“We were competing with major cities like Los Angeles and New York, the entire country,” Kalish said. “So for little ole Richland Center to get that much money, and even just the recognition alone, is kind of a big deal. It’s huge.”
Of course, there is arguably no bigger name in architecture than Wright, who was born in Richland Center and went on to design buildings around the world from his studios at Taliesin in nearby Spring Green.
The same year he designed the A.D. German Warehouse, Wright also sailed to Tokyo where he designed the Imperial Hotel. Two years earlier, in 1913, he designed Midway Gardens, an indoor and outdoor entertainment center in the Hyde Park neighborhood of Chicago. Of those three buildings, only the warehouse in Richland Center remains and is the only example from that decade “in which Wright used sculptural ornamentation so extensively,” according to the Frank Lloyd Wright Wisconsin Heritage Tourism Program.
The warehouse, built concurrently with the Imperial Hotel, features tapered interior columns and is structurally sound. It was constructed on the site of the former Badger Hotel and is adjacent to a warehouse German built in 1912 that is also owned by the conservancy.
German, who supplied area mercantiles with inventory, is believed to have commissioned Wright to design the building after Wright owed thousands of dollars to German, who budgeted $30,000 for the project but spent more than $125,000. German lost the warehouse to bankruptcy in the 1920s, got it back in 1935 and lost it again a few years later before leaving town. That led to a series of owners over the years until Harvey Glanzer bought the building in the 1970s and a few years later added a gift shop, tea room and a 42-seat theater on the first floor.
On the second floor, Glanzer displayed photographs, most twice the size of a sheet of plywood, that were intended to pay tribute to Wright. They included large-scale images of Taliesin West, the Johnson Wax Administrative Building in Racine, Fallingwater in Pennsylvania and other well-known Wright-designed structures. The business was open for a time and later, for a couple of years, only on June 8, Wright’s birthday. Glanzer died in 2011, and his estate last month sold the building for $90,000 to Glenn Schnadt, a retired banker, who ultimately gave the building to the conservancy. Glanzer’s photos and remnants of his gift shop remain.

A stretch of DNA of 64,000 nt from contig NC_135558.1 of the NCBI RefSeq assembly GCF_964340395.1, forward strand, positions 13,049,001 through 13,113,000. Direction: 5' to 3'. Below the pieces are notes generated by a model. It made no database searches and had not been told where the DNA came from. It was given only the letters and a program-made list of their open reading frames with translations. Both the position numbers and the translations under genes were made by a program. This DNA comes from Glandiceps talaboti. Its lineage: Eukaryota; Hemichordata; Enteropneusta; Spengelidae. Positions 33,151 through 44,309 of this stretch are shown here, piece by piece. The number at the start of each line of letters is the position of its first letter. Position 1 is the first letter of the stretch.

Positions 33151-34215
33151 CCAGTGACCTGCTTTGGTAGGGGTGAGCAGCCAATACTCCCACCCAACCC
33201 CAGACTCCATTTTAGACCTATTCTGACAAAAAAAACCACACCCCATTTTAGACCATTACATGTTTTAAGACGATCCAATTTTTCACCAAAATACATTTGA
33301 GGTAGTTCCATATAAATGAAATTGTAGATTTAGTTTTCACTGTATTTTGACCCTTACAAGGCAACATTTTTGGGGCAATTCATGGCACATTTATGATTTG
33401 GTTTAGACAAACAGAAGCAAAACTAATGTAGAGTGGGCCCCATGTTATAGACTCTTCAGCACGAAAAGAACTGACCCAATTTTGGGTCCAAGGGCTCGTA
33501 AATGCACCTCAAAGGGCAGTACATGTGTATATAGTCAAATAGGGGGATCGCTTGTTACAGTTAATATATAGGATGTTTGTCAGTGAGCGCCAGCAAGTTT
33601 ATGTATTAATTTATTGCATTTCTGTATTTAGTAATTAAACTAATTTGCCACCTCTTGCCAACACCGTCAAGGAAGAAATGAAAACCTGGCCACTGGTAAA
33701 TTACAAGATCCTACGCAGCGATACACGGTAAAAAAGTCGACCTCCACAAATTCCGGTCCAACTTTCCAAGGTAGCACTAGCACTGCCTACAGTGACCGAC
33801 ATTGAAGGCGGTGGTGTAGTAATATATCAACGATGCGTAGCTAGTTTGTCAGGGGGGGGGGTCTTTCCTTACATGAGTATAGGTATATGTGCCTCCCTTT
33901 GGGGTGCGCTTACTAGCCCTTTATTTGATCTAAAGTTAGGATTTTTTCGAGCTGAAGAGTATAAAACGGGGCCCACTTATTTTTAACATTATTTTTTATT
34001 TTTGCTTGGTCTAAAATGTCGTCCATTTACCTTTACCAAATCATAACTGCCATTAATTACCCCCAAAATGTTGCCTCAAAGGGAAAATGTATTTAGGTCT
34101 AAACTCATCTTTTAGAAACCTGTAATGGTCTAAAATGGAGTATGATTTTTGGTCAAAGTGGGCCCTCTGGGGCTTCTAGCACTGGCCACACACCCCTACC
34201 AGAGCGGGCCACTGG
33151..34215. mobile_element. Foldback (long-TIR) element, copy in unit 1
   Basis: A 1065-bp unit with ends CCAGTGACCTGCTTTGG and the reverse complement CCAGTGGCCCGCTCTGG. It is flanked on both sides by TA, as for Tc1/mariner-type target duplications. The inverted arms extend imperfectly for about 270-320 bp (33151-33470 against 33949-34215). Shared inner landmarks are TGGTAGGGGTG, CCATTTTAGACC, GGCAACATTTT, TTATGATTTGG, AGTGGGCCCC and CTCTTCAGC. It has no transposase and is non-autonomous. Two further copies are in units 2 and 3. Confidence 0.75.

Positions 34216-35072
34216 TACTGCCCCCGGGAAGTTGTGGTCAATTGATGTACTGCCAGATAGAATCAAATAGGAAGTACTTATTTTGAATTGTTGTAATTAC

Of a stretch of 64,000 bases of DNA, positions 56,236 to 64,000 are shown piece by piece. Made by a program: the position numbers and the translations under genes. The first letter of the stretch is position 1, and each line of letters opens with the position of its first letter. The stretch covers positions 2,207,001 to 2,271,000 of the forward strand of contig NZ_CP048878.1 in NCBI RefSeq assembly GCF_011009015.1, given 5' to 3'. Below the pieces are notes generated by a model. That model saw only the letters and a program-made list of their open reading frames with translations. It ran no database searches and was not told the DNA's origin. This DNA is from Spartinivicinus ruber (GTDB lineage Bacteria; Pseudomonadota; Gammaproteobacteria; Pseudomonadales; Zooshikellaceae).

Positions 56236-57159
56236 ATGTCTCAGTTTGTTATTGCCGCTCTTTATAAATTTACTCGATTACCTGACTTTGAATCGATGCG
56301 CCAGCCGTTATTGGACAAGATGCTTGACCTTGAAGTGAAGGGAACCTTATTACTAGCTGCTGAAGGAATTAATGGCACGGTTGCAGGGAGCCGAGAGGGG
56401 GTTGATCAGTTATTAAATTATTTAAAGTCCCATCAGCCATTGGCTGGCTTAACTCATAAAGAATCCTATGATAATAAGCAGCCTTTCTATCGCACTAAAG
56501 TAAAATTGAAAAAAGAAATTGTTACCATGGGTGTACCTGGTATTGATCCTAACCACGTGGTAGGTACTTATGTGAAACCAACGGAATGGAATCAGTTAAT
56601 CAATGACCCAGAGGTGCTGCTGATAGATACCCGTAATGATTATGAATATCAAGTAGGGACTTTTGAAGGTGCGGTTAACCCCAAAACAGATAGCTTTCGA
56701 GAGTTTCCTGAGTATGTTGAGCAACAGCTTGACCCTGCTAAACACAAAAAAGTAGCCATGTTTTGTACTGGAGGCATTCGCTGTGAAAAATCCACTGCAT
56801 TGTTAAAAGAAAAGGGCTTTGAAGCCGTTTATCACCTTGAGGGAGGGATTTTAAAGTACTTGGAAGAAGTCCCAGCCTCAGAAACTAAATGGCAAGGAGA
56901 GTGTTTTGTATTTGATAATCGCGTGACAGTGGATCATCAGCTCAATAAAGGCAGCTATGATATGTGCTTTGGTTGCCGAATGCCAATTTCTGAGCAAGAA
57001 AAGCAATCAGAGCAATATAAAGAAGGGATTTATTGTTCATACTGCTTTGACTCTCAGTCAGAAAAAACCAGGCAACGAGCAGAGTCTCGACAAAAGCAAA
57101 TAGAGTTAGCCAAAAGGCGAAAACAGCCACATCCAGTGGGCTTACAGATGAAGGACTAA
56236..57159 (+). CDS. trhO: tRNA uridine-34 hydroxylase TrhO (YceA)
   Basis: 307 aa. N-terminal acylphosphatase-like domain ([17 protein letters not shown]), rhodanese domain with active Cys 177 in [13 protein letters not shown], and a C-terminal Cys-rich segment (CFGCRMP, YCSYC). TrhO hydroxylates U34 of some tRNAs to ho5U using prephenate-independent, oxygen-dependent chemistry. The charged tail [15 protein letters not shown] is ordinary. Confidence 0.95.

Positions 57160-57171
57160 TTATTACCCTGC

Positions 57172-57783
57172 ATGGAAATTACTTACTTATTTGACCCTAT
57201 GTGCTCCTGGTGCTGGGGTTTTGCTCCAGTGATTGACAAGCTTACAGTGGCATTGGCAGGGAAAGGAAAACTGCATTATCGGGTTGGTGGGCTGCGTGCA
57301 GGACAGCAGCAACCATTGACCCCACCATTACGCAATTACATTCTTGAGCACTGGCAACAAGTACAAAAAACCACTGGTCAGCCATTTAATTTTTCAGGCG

“This is really a plumb and something that should be restored,” said Mike Meadows, 84, who for nearly five decades worked in and later owned his family’s furniture store in Richland Center’s downtown. “I think people are more educated (about the building), and I think the timing is right. We have a wonderful group of people (helping on the project) and from all walks of life, and this could bring people here from around the world.”
One person drives from Chicago every other week to volunteer as a docent when the warehouse is open for public tours. Kalish, 37, works at the county courthouse, where he is deputy county clerk and an accounting supervisor. Kalish grew up in Richland Center, and has an art history degree from UW-Madison and an appreciation for architecture. He traveled the country managing stores for retailer Abercrombie & Fitch but found his way back to his hometown, thinking he and his husband would stay for a only a few years.
“Our paths are determined for a reason, and there’s a reason that my path has led me back to Richland Center,” Kalish said. “If it’s this or other things I’m not sure, but this has consumed a large part of my time for the past couple of years, so perhaps this is one of those reasons.”